Preliminary analyses of 78 study wounds found that Levine’s performed best of the three swab techniques in terms of all four validity parameters. Sensitivity was .70, specificity .90, positive predictive value .79, and accuracy .81. Preliminary data analysis also reveals that Staphylococcus aureus is present in over 50% of the wounds of these subjects. Furthermore, the presence of Staphylococcus aureus is significantly related to number of organisms per gram of tissue (Fisher’s exact; p = .000). Finally, preliminary analyses have shown that persons with diabetes and infected wounds express erythema less frequently than persons without diabetes.
The findings from this study would be widely applicable throughout the VA given the large numbers of older, diabetic veterans with chronic wounds, who are at risk for developing wound infection. Similar to the health care system in general, there is wide variation within the VA in the methods used to diagnose wound infection.
- Gardner SE, Frantz RA, Saltzman CL, Hillis SL, Park H, Scherubel M. Diagnostic validity of three swab techniques for identifying chronic wound infection. Wound repair and regeneration : official publication of the Wound Healing Society [and] the European Tissue Repair Society. 2006 Sep 1; 14(5):548-57.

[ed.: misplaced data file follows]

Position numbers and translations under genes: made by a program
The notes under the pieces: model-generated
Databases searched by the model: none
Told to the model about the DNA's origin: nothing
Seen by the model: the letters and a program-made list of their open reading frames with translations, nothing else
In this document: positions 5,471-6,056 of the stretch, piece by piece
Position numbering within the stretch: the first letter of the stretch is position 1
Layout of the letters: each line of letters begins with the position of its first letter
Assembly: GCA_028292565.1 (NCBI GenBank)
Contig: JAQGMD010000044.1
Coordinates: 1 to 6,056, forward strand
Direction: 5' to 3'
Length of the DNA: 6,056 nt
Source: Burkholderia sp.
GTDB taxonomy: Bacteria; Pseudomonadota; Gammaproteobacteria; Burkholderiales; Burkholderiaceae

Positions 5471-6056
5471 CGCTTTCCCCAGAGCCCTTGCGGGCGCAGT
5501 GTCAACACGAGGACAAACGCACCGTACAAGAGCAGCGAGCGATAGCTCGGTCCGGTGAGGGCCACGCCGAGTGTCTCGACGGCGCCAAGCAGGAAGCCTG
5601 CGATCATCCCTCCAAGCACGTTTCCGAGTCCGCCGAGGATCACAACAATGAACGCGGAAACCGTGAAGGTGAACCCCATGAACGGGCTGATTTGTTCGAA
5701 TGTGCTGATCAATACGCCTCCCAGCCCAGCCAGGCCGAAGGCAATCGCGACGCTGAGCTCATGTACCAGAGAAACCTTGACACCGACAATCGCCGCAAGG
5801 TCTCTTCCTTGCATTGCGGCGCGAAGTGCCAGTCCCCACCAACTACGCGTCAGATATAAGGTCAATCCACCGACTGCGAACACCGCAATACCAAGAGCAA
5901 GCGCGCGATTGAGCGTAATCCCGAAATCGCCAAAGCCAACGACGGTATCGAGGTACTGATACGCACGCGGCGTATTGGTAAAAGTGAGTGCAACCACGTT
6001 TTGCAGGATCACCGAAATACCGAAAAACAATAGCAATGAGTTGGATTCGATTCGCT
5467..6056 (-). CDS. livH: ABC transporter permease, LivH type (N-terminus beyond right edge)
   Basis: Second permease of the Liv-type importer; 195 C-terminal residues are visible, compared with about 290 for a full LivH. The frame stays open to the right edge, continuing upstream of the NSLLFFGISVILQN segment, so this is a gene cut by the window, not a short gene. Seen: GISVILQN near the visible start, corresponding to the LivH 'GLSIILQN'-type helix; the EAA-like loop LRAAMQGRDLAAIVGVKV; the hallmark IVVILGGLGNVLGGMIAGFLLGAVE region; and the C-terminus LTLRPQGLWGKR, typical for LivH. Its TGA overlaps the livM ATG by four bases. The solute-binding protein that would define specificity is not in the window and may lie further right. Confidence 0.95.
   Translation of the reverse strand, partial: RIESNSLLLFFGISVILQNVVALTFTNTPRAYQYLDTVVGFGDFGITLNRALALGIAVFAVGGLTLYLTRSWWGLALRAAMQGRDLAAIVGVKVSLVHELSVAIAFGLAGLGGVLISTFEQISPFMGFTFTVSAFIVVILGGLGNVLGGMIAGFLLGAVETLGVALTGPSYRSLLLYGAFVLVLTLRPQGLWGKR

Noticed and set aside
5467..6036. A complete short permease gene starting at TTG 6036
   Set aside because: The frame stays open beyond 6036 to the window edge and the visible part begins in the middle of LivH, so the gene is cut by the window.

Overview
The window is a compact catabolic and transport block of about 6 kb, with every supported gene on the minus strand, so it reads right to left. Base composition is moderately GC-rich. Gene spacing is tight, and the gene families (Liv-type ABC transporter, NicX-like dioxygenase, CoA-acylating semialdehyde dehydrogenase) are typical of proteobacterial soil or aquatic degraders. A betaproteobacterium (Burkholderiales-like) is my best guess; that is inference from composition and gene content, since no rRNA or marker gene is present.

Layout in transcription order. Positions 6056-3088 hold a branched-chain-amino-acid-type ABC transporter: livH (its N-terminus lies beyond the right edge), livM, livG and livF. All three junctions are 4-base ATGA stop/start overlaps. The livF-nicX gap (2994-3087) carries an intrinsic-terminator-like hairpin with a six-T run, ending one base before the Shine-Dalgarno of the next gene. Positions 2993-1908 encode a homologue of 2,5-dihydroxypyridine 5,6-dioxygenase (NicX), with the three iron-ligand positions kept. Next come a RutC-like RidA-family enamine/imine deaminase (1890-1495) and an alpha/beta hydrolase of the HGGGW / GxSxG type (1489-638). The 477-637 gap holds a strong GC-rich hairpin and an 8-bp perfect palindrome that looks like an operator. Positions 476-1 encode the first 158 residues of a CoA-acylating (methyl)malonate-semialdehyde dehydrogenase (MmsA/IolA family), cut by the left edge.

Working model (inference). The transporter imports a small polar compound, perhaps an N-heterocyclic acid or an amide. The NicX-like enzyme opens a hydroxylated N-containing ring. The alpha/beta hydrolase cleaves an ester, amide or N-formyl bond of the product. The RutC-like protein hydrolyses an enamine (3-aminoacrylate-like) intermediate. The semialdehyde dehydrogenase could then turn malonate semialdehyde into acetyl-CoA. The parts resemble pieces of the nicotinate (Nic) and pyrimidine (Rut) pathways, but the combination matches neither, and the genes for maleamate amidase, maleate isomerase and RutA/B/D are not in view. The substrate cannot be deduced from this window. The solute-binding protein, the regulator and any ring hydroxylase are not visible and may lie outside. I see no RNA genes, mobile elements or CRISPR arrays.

- Gardner SE, Frantz RA, Saltzman CL, Dodgson K. Staphylococcus aureus is associated with high microbial load in chronic wounds. Wounds. 2004 Aug 1; 16(8):219-225.
- Gardner SE, Frantz RA. Obtaining wound specimens: 3 techniques. Advances in Skin and Wound Care. 2004 Mar 1; 17(2):64-65.
- Gardner SE, Frantz RA, Saltzman CL, Hillis SL, Park H, Scherubel M. Diagnostic validity of three quantitative swab technique for identifying chronic wound infection. Poster session presented at: Advances in Skin and Wound Care Clinical Annual Symposium; 2005 Oct 23; Las Vegas, NV.
- Gardner SE. Association of staphylococcus aureus with localized chronic wound infection. Paper presented at: Midwest Nursing Research Society Annual Conference; 2004 Feb 1; St. Louis, MO.
- Gardner SE. Diagnostic validity of three quantitative swab techniques. Paper presented at: Midwest Nursing Research Society Annual Conference; 2004 Feb 1; St. Louis, MO.
- Gardner SE. Wound infection. Paper presented at: Advances in Skin and Wound Care Clinical Annual Symposium; 2003 Oct 1; Chicago, IL.
- Gardner SE, Frantz RA, Saltzman C. Relationship between Staphylococcus aureus and wound bacterial burden. Paper presented at: Advances in Skin and Wound Care Clinical Annual Symposium; 2003 Oct 1; Chicago, IL.
Diagnosis, Treatment - Observational
Nursing, Quality assurance, improvement
Treatment, Quality of Health Care, Diagnosis and Prognosis, Chronic Disease